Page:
In December, Ryan Claringbole and I wrote a post about his library’s (the Chesapeake Public Library’s) sub-standard selection catalog from OverDrive: “OverDrive Has Different eBook Catalogs for Different Libraries.” eBooks that I could see in my library’s OverDrive selection catalog to license were not available in his library’s selection catalog.
I decided to follow up and browse through his library’s OverDrive site and found that those very same authors titles that his library couldn’t even license back in December were in fact now in their catalog for the public to check out.
Naturally I was confused. Something had changed. So I contacted both the Chesapeake Public Library (the Library Director) and OverDrive (email was sent to several contacts). Strangely, the Library Director never responded. OverDrive responded (quickly this time) with the following:
At the library’s request, we recently met with an administrator at the Chesapeake Public Library to discuss the issues that led to the initial restriction on their catalog. We don’t as a policy discuss publicly each partner library’s terms of service, but suffice to say we were satisfied by the discussions and have since enabled full access to the catalog.
What do we take away from this story? What do you think happened here? Did the negative press and the library standing up for its users make a difference? Did OverDrive change the terms of their contract with the CPL? Did OverDrive change their policies so that they don’t limit libraries’ access to selection catalogs anymore? Did the publishers agree to new terms and change their contracts with OverDrive? Did OverDrive make an exception in this case? I don’t know. I have my guesses, but I’m more curious to hear what yours are.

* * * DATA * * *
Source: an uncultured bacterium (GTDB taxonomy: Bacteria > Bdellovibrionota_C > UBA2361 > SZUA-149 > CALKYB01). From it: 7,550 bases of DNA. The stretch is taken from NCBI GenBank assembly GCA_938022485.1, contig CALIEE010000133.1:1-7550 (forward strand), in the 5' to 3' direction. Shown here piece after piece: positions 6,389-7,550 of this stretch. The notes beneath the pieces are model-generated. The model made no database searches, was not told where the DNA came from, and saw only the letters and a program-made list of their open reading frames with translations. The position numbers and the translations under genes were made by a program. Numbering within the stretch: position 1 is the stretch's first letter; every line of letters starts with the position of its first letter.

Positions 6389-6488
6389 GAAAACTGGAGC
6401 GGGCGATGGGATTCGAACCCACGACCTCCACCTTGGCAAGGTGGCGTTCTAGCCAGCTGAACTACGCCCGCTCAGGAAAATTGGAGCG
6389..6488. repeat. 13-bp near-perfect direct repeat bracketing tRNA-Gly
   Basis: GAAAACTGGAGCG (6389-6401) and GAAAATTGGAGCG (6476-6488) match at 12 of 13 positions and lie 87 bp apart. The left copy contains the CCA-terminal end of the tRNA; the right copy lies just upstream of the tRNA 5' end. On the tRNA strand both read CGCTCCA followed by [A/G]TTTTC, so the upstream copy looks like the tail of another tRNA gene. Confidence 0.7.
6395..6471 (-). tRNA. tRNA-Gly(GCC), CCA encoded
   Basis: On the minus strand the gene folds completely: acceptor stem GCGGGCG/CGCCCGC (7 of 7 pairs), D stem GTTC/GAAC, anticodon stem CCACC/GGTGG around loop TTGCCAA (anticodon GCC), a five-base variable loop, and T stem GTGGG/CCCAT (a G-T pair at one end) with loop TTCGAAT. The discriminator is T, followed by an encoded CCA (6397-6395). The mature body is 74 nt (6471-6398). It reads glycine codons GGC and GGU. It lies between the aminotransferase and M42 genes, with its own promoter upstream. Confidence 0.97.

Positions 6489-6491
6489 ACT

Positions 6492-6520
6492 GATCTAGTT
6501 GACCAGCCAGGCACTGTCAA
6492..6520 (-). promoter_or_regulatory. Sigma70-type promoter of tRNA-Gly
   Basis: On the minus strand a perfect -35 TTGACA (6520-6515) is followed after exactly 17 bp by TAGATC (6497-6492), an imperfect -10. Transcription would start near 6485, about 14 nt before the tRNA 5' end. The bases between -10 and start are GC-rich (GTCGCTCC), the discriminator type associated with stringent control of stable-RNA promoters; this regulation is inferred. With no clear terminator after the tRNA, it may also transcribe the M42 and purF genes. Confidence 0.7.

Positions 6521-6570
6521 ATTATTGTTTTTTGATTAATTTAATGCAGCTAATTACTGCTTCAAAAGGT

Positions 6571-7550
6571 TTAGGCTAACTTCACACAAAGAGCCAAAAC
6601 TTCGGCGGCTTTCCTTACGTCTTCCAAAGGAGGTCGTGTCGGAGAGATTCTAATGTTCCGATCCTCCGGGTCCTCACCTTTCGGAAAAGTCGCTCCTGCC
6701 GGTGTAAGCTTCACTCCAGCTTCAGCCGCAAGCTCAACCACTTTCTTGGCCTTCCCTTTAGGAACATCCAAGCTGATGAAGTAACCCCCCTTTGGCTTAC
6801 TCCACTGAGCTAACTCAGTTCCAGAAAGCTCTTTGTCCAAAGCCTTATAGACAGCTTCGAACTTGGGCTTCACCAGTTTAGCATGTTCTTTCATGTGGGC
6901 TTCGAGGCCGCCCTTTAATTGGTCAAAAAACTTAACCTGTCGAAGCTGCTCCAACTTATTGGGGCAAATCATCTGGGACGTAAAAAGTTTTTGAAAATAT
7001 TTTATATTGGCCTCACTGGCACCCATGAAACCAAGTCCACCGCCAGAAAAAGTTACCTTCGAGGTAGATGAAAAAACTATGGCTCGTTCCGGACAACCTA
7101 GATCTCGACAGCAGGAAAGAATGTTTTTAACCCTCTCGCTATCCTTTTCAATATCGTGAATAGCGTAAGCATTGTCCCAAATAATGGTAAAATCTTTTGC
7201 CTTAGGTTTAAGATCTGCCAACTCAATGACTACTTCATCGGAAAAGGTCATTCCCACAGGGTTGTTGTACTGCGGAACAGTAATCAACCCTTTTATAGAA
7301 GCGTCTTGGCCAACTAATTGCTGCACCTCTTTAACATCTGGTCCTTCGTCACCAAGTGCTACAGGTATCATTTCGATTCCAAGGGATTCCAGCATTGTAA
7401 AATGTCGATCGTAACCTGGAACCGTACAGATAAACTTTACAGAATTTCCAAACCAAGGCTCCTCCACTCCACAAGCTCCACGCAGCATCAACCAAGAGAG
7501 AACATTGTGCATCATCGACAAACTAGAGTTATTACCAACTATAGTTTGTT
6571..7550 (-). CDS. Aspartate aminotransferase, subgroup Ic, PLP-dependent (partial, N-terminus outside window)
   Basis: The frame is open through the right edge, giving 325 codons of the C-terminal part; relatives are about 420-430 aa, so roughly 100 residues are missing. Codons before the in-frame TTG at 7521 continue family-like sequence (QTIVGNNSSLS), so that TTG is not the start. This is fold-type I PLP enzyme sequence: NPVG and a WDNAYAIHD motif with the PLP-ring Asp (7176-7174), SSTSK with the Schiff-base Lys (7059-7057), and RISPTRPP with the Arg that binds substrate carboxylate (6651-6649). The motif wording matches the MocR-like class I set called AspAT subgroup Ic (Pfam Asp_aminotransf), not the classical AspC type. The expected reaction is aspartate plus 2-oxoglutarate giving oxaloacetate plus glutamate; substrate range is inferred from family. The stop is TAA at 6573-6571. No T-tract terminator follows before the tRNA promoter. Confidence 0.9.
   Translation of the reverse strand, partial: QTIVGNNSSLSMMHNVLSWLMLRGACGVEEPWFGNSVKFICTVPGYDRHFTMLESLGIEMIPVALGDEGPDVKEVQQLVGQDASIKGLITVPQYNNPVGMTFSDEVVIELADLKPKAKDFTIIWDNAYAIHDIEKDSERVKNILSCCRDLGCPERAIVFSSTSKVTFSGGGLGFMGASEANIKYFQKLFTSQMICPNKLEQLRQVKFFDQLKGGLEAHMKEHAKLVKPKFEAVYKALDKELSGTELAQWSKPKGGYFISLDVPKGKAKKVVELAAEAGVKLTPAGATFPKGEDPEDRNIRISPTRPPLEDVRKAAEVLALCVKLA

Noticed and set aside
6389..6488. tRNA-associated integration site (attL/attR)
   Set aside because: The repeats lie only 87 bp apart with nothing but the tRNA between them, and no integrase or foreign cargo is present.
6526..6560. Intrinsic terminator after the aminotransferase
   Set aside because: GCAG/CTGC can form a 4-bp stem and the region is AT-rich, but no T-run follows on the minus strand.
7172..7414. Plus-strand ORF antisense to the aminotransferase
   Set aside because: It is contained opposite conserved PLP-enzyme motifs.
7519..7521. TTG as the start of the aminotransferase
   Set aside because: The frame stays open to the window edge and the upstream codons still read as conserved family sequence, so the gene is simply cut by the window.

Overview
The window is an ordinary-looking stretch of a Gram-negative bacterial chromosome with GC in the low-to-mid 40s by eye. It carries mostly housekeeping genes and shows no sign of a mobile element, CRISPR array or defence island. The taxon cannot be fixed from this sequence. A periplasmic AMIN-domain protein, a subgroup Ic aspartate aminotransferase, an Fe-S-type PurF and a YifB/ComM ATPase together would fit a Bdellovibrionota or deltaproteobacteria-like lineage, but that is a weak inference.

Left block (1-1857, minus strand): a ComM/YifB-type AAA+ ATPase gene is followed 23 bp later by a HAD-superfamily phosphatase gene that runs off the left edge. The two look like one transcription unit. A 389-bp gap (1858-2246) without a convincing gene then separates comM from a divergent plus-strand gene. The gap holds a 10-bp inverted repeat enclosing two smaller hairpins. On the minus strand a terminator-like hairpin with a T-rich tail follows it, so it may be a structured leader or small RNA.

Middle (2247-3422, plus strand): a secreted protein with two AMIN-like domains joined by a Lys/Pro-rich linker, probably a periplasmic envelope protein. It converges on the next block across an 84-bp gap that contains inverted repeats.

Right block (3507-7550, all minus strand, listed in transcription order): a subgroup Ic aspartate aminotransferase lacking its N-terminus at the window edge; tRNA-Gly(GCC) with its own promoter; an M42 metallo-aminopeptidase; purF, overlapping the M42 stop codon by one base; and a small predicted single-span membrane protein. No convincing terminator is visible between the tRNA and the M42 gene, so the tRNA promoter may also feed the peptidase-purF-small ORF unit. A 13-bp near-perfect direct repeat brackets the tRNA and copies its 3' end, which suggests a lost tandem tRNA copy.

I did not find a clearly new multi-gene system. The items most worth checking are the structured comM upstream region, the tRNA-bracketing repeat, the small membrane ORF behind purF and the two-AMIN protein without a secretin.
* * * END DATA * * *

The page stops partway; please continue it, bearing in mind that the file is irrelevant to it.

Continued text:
So…what do you think happened?
P.S. A Public Service Announcement: For public libraries, all of our contracts are public record by nature of being public agencies. So it’s fine that OverDrive won’t “discuss” terms of service — but here’s a reminder to everyone…you, as the library, can discuss them. You can share your contracts with the world unless you signed a non-disclosure agreement, which you can’t even legally do.